Photos you see where the night foreground is well lit and the moon is also properly exposed are double exposures.


Demystifying Black & White

Black & white photos are more than just pictures with no color, it’s an art form all about the tones in the photo.
A grayscale digital photo is created by stripping all color information from an image. A black and white artistic photo also has no color information, but it’s not indiscriminate. With black & white film, a photographer would put color filters on the camera lens to change the tones in the photo. The filters did not add color but filtered out what colors were reaching the b&w film, thus altering the tones.
For example a red filter will make a blue sky black on b&w film. By using yellow, red, green, and blue filters a photographer could decide which tones to augment or suppress in a photo.
Famous b&w photographer Ansel Adams could spend a month in a dark room modifying the dark and light tones of a single photo. Digital cameras can do the same thing. Photoshop is a “digital darkroom” and its b&w tool has options to apply color filters to the black and white conversion. This does not add color, but it modifies the tones in the photo.
It’s all about the tones.
In the photo below, the sky wasn't really black or even dark blue. A red filter was used, which reduces blue light. Thus the blue sky appears dark.

Does Your Camera Really Matter?

"Amateurs worry about equipment, professionals worry about money, masters worry about light..." -Vernon Trent

"A good craftsman never blames his tools." -Unknown

No matter what camera you use, your photos will look like you took them.
When I was younger I bought many new cameras that promised better photos, but every photo looked the same. Sure there were differences in resolution, noise, and color, but the overall photos looked like the previous camera. Any camera is just a light-proof box with an opening on one end. It captures the light from whatever you aim it at. To make a difference in my photos I had to learn to take better photos myself.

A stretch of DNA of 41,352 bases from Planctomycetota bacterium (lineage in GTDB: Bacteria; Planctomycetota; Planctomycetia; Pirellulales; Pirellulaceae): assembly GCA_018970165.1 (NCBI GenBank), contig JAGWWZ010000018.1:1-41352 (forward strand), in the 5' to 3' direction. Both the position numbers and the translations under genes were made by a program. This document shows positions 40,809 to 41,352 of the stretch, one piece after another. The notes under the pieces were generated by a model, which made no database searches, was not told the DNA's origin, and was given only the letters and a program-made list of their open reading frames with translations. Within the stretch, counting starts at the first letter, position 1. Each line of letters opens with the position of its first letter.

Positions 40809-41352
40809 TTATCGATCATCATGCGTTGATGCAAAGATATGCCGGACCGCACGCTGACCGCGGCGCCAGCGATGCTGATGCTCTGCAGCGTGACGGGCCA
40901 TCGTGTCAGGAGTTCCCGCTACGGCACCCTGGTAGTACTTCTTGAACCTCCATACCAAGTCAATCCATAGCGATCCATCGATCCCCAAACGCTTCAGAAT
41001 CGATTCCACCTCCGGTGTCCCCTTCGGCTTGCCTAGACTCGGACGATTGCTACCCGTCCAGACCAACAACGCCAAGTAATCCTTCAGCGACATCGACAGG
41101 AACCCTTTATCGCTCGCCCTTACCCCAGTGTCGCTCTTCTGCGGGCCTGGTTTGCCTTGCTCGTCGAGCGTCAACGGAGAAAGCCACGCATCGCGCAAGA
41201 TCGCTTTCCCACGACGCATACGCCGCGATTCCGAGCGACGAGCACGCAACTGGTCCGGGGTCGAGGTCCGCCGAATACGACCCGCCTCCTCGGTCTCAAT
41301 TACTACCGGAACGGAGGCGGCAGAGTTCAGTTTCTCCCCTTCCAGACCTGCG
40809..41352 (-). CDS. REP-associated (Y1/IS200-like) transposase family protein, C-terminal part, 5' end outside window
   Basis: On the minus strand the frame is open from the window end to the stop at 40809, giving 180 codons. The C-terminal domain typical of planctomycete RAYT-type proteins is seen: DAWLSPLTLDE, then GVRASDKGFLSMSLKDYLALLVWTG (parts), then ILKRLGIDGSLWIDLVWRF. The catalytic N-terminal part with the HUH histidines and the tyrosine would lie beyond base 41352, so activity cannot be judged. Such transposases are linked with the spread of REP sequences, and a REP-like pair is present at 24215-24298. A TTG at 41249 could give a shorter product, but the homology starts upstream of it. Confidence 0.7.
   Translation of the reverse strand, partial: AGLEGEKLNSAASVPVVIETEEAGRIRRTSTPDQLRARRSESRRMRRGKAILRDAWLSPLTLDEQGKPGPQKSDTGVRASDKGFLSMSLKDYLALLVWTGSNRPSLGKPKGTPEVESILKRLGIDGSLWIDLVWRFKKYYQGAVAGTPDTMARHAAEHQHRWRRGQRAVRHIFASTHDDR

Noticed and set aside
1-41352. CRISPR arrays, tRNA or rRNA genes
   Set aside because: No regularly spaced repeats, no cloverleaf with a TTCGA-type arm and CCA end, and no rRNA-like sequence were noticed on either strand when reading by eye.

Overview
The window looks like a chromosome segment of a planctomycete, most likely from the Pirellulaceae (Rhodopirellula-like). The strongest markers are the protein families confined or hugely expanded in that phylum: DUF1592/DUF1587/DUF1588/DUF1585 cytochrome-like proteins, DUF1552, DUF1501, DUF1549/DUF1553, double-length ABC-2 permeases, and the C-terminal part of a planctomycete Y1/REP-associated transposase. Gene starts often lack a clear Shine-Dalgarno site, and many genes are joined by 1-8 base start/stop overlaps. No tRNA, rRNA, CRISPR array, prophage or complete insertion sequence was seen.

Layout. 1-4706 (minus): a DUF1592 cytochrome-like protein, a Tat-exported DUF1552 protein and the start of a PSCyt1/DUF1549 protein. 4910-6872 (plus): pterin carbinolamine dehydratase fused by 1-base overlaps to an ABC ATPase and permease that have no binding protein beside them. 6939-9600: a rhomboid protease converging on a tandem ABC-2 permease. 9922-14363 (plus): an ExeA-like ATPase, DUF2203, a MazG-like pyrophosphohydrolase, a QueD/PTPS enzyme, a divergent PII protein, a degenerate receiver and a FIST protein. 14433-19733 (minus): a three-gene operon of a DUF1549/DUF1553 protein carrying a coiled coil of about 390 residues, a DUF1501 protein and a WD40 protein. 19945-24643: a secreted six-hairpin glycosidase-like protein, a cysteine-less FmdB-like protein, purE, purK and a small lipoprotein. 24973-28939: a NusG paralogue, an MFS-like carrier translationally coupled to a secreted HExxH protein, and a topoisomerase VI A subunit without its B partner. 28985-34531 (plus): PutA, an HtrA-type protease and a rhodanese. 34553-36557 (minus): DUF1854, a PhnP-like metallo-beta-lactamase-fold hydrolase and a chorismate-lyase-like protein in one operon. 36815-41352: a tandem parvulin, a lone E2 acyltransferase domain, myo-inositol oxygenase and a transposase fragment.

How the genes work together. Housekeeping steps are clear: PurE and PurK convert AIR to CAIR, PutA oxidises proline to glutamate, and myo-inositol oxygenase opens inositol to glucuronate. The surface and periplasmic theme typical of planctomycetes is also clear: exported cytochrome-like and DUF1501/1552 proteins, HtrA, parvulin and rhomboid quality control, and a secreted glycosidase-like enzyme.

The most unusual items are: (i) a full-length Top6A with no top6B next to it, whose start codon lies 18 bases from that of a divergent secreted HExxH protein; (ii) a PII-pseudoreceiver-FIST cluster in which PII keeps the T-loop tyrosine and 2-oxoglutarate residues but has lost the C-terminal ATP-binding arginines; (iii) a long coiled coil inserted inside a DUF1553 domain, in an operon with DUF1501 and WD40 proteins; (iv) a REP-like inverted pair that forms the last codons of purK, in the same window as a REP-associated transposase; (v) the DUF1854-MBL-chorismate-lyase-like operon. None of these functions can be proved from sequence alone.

Don't get me wrong, a full featured SLR camera can do things that a cellphone camera can't. But you have to learn how to use those features. Likewise, a cellphone can do things that a fancy SLR cant. It's about using the right tool for the job and knowing how to use that tool.
A good example is this- When you go to a restaurant and enjoy a delicious meal, do you complement the chef or say the chef must have good pots & pans? The chef probably does have good pots & pans, but it is the chef that makes the meal.
So, if you want to improve your photography, don't depend on a camera to do that for you. Get a camera that you like, that feels comfortable in your hand, and learn how to use it creatively.

Demystifying Camera Sensors

You have heard the term "megapixels" used to describe cameras. A higher number DOES NOT mean the camera is of better quality. The term simply means the number of pixels in a digital cameras imaging sensor. One megapixel is one million pixels, so a 12 megapixel camera has 12 million pixels. But more is not always better.
The number of pixels is also called "resolution." A high resolution means you could print a photo larger than a low resolution photo. If you have no plans to print your photos then a high megapixel count may be of little value to you.
All cameras are light-proof boxes with an opening on one end. The light that enters is focused by lenses onto something that records the image. In film cameras the light causes a chemical reaction on a piece of film which produces a negative image. In digital cameras the light strikes an electronic plate covered with tiny light-sensitive dot called a pixel. That creates an electronic signal that is processed by a small computer and saved as a photo on the cameras memory card.